Important Social Function

I don’t write about games any more. Writing on the internet felt frenetic, like I was a cat desperately clawing up a curtain made of words, trying to find the core of why I liked or did not like something, why something might be interesting, why I even wanted to continue talking about them. It was great and terrible both at the same time.


I returned to making games full time, but I miss releasing an article into the wild so that it could be assaulted by hostile minds, occasionally have it maul someone in the process. I rarely wrote anything that mauled anyone because I regarded myself as an advocate or an entertainer rather than anything serious. I never reviewed a Big Hitter game. But I miss being dangerous in a way. I miss having my opinion in public as a discussion point, where people wrapped their arms around it and grappled it like a fierce fucking bear, even if by the end of discussion they looked like they were left grappling a small kitten. But the job felt desperate at best towards the end of my freelance career, because I was in the process of burning out by conducting another personal project at the same time as writing for the audience who had always read me and who had always loved to love-hate me.


I interviewed Charlie Brooker, once a game critic himself, about games once, and one thing he said really stuck in my brain. It has conducted my feelings about games writing ever since. I said I had a hard time with comments, and I wondered how he regarded the comments on his Guardian pieces as they are often unconstructively insulting. Roughly paraphrasing, he said that he regards himself primarily as an entertainer, ‘to do a little routine’, not particularly out there to conduct public discussion.


Not out there to conduct public discussion.


When he said that I thought about my own role a lot more often, and particularly about how my role as a Woman had been politicised, most often by people who wanted my ‘credentials’ as a gamer to be at the forefront of everything I wrote, or by people who confused me with every other woman out there who was writing about games and confusing me too with their politics, and even sometimes I even politicised myself but only by not shying away from attacks on my identity or my taste. In the end a lot of it came down to: It is always about identity, even if you don’t want it to be, because it forms who you are and how people react to you. And if you aren’t the default identity, you’ve got to face up to the fact that people will notice your ‘weird’ non-default identity.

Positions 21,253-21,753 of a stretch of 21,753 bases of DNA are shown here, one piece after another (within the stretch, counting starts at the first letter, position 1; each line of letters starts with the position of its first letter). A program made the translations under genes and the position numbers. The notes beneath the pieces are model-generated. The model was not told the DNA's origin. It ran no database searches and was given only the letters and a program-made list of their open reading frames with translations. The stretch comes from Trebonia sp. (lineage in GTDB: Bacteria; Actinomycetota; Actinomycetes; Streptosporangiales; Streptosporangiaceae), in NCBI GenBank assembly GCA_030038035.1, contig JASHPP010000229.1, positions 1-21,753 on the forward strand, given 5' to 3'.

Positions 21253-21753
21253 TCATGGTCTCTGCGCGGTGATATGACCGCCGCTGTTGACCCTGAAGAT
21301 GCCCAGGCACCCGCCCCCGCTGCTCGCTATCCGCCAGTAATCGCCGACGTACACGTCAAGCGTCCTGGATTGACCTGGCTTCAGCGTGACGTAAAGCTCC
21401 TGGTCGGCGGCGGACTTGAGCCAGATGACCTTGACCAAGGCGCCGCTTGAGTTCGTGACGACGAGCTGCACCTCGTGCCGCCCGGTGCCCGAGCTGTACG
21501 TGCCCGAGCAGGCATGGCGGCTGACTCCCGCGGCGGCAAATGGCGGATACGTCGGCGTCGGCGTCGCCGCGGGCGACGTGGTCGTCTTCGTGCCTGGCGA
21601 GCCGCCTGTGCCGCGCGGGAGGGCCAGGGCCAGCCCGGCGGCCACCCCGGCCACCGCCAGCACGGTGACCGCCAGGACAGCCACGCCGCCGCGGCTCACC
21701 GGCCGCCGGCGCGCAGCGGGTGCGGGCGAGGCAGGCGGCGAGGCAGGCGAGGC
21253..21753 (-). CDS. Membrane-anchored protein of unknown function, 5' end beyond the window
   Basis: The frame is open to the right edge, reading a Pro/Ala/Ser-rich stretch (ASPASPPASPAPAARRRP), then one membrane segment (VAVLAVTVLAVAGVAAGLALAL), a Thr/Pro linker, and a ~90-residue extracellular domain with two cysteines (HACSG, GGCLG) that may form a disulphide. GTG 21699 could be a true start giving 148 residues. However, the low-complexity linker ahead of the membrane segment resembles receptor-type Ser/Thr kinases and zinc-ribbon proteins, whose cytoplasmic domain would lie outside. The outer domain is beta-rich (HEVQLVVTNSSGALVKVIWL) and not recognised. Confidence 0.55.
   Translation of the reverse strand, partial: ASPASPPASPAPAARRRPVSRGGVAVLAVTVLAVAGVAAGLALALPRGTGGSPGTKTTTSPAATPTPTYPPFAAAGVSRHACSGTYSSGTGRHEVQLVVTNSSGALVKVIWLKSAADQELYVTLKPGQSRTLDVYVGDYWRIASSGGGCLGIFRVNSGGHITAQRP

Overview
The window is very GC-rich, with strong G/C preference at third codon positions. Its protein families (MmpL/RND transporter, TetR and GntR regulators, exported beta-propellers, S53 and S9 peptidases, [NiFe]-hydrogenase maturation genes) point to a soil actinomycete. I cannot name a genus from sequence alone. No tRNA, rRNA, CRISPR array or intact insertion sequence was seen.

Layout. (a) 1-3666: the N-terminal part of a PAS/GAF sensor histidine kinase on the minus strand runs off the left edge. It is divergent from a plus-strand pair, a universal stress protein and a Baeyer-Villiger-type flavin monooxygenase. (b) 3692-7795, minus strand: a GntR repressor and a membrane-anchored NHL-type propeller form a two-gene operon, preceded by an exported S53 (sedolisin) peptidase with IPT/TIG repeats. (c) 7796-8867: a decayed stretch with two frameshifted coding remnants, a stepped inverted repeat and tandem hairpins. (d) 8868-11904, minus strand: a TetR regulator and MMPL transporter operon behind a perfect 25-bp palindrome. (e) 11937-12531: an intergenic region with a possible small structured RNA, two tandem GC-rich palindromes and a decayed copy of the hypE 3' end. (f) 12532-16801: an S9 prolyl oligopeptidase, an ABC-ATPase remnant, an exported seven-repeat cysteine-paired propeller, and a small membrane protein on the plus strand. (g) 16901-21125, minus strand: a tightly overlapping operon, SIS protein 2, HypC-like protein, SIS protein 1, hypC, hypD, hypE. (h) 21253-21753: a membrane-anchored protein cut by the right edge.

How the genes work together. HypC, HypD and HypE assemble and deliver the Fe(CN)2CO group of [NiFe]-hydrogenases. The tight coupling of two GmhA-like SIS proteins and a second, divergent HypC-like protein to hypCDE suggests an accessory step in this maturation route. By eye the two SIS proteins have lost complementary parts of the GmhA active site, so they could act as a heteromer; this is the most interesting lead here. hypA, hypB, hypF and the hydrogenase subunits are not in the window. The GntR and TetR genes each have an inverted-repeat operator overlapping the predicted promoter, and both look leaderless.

But what Brooker said about public discussion still stuck in mind, because god, I have always wanted to be known for being funny, and being an entertainer, rather than anything else. I didn’t want to sit out there and be the industry windtunnel. I don’t care much for ‘respected journalist’. I don’t care much for anything apart from that you enjoy what I write. And I started out being an entertainer. I only wrote with having people smile in mind. I bet Stewart Lee started out this way. I bet Stewart Lee started out just wanting to make people laugh, and found that his politics and rage at injustice seeped into every single part of his comedy.

The root of the reason you laugh at Stewart Lee’s jokes is because you can tell he is angry. There’s that part of his outrage at Richard Littlejohn’s insistence on calling sex workers who had been murdered by a serial killer ‘prostitutes’, when the broadsheets and police attempted a semblance of civility by calling them ‘women who worked as prostitutes’. Littlejohn called this ‘political correctness gone mad’. Stewart Lee managed a five minute routine ridiculing Littlejohn for thinking the simple courtesy of considering a deceased woman’s family is ‘political correctness gone mad’. And he still manages to be funny. He still manages to entertain. Even though ‘political correctness’ is somehow considered to be the death of comedy:

I went on a Stewart Lee binge a little while ago, and happened across an interview with him where he talks about how when he stopped doing comedy he looked for a sign that comedy has an important social function. I think I’ve tried to find, since I stopped critiquing games, signs that I too had an important social function in my old role. “When I gave in, and I couldn’t face it any more, I looked for evidence that comedy had an important social function,” he begins. He then tells the interviewer about his uncertainty that it does, but he found signs in The History of Comedy by Howard Jacobson, in a chapter about the Pueblo villages in the American Southwest. They have a day there where a secret society of clowns who have studied the social weakspots in the community and one day a year are allowed to upturn all social conventions. Most of these social conventions are the conventions of power, the status quo. White visitors are particularly ridiculed. It’s like a releasing of tension; an important release of frustrations.